Sam jerks his head sharply to the right, which is a much clearer path. They hadn’t planned on going this way, but he knows how to get out, where the auxiliary staircase is. Still, they have to take it running, shooting as they go, because there are enough zombies that stealth won’t do them any favors. They slam through two heavy double doors, and Dean takes the lead, twisting them through the maze of the corridor.
They find the door to the stairwell without much issue, but Sam can hear the zombies, their heavy footfalls getting louder. It’s so dark that Sam’s afraid he’s going to fall and break his neck, and after a second, he registers the smell, the heavy odor of the recently dead, shit and blood and piss, and he can’t help it. It’s something he’s been used to since he was a teenager, hunting with dad, but it’s overwhelming here. He turns and vomits in the corner, his stomach cramping with it, and Dean hisses out an invective.
Sam hasn’t puked on a job since he was fifteen and they found that girl eviscerated in her bathroom, but he can’t stop, gagging on the slimy bile as it comes up, splattering on his shoes. It’s practically impossible to vomit quietly, and even through all of that, he can hear the thunder of approaching monsters. He’s giving their position away.
When he can finally catch his breath, Dean pulls on his arm. “Go, go, go!” he says, and they take the stairs two at a time, tripping over bodies. This was the site of a recent feeding frenzy, and once or twice, Sam literally has to swallow back vomit as his feet fall through someone’s soft, rotting corpse.
Sam feels off-kilter, off-balance, as he charges down the steps, and more than once, he slips in a pool of congealed blood. “Zombies must’ve been keeping their food supply here,” Dean yells over his shoulder, not bothering to be quiet as the steel above them thuds with their pursuers.
“Just run,” Sam gasps, and they burst out onto the ground floor blindly, the beam from Sam’s flashlight skittering wildly over the walls. The situation could be worse, Sam thinks as they run down the hall, Dean shooting as he goes, clearing the way for them. Looks like most of the zombies have congregated into the other part of the hospital, but they’re still being motherfucking chased, so Sam’s not counting that as a win just yet.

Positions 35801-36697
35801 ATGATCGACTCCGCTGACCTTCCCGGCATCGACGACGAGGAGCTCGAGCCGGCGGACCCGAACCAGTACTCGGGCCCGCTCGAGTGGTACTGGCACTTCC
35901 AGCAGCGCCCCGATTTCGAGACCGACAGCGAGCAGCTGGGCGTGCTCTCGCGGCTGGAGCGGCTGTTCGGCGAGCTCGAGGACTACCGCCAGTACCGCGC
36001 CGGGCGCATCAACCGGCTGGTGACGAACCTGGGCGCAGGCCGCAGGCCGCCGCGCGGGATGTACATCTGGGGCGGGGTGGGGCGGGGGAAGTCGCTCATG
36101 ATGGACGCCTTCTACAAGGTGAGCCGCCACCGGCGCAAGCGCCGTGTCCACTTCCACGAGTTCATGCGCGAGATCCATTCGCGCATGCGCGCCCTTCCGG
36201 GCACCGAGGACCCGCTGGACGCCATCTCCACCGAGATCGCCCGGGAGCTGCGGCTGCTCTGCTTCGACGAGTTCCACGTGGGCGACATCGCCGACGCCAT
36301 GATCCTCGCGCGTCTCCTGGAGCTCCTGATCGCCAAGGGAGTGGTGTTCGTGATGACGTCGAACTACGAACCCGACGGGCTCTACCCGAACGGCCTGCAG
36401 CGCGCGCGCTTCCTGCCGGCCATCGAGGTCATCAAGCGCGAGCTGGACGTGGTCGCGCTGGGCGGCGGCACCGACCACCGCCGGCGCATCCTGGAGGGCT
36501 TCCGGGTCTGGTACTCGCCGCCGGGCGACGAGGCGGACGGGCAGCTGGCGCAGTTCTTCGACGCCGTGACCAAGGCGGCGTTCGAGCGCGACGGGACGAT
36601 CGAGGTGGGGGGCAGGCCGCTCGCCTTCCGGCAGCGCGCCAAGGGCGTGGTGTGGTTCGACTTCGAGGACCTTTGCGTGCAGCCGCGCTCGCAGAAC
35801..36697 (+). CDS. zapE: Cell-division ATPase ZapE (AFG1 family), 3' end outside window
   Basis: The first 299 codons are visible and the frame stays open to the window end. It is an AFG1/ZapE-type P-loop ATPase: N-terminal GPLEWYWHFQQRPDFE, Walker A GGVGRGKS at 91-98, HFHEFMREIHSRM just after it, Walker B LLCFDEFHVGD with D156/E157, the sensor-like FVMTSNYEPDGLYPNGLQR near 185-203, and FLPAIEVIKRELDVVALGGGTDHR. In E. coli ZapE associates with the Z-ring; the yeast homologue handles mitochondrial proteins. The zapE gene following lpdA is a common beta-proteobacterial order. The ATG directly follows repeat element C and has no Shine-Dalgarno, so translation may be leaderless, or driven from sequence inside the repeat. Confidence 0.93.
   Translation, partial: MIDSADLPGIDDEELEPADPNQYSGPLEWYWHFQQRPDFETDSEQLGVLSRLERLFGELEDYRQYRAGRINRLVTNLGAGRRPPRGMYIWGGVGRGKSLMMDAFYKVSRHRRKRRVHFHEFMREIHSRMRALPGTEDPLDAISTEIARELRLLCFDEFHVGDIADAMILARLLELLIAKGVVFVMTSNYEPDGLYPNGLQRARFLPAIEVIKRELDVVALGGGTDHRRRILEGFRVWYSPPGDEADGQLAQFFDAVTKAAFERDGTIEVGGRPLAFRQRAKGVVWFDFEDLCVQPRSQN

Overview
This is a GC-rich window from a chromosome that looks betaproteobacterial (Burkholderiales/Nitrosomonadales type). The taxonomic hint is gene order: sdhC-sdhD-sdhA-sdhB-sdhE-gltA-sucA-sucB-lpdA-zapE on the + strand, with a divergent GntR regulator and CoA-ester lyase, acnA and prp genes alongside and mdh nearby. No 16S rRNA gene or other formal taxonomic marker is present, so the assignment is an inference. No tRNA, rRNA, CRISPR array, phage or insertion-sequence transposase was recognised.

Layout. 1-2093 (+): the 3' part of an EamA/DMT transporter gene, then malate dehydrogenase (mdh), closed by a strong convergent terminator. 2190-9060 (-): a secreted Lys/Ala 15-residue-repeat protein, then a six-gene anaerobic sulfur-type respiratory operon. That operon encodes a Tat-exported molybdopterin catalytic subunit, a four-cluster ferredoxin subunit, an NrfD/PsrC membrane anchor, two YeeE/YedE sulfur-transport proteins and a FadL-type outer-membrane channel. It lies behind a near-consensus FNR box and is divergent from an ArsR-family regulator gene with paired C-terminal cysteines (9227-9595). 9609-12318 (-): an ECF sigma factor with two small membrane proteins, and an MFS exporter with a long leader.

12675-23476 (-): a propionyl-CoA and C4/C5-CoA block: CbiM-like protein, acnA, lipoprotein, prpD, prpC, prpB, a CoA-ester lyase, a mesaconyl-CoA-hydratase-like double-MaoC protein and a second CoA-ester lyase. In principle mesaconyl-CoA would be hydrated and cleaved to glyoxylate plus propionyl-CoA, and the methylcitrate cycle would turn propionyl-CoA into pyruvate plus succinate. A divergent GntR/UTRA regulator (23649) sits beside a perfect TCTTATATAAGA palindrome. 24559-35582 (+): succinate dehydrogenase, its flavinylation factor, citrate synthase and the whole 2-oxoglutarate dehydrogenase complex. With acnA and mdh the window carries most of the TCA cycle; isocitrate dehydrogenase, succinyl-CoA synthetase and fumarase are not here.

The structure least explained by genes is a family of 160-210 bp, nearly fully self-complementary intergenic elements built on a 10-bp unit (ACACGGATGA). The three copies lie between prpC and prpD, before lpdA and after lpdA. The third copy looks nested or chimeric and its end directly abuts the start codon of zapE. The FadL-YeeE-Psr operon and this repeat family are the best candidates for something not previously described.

They end up getting out through a back-access door by the rear of the hospital, which wasn’t exactly in the plan. Dean seizes a piece of wood that’s lying on the ground and barricades the zombies in as best he can by threading it through the handle. They’re maybe fifteen feet away when they hear the thud of the zombies hitting the wall, but that branch won’t hold forever. They run faster.
The streets are clogged with the undead, and he and Dean have to keep darting into alleyways to escape. There’s no way they can kill them all, but thankfully the zombies aren’t so good at changing positions so the zigzag pattern Dean is leading them in works in that regard.
Still, it takes a lot of running before they can stop to catch their breath and be sure that they aren’t about to be ambushed. Sam bends over double, clutching at his knees. His stomach’s still roiling unpleasantly, and he concentrates on counting his exhales instead of thinking about how he feels like vomiting.
“What the hell was that back there?” Dean pants. “You haven’t lost your cool on a hunt since we were kids.”
“Dunno,” Sam says weakly. “Maybe I’m comin’ down with something.”
“You haven’t been sick in years,” Dean says dubiously. “C’mon, we gotta get back. I don’t like the thought of staying out here any longer.”
It takes them another hour to get back to the hatch, and the general meets them halfway through the corridor, looking grim. “Where have you been?” he demands. “The others got back forty-five minutes ago.”
“Had a bit of a situation,” Dean says peevishly. “We got the goods though, since I’m sure that’s all you care about.”
“We lost a man today,” the general snaps. “I would show some respect. Go to the pantry and let Collins catalogue what you managed to get. Hopefully it’s not entirely useless.”
Sam gapes at his back as he walks away, his shoes clicking smartly. Once he’s out of earshot, Sam says, “Jesus, he acts as if he’s the one out there every day. What a dick.”
“I hate this place,” Dean grumbles. “I wish we had a better option.”
“Or any option,” Sam mutters, slinging his bag higher on his shoulder. “Let’s get to Collins before the general accuses us of hoarding merchandise.”
“Christ,” Dean says, looming behind Sam. “You’re gonna haveta go to the nurse, Sam. This whole I’m-not-sick schtick isn’t cuttin’ it anymore.”
Sam groans and fights back another dry heave. He’s spent the past hour with his head in a bucket, and Dean’s nagging is driving him bonkers. “She’s gonna fuckin’ put me in quarantine, man. I hate that shit.”
“Better than you dying from the flu like some olden-days bastard,” Dean comments. “I’m tellin’ the general that you’re too sick to go out with me today, so you’d better go see her. Or else he’ll make you, and that would suck.”
“Fuck you,” Sam moans, spitting some bile into the make-shift toilet. “You’re supposed to be on my side.”
“Just go get some medicine. All this vomit is disgusting,” Dean says.
Sam eventually makes his way to the little room where Nurse Julia is stationed, dragging his feet as he goes. She’s pretty much the general’s lap dog, and a fucking bitch, so when she gives him this look when he knocks on the open door, he very nearly punches her in the face, chivalry be damned.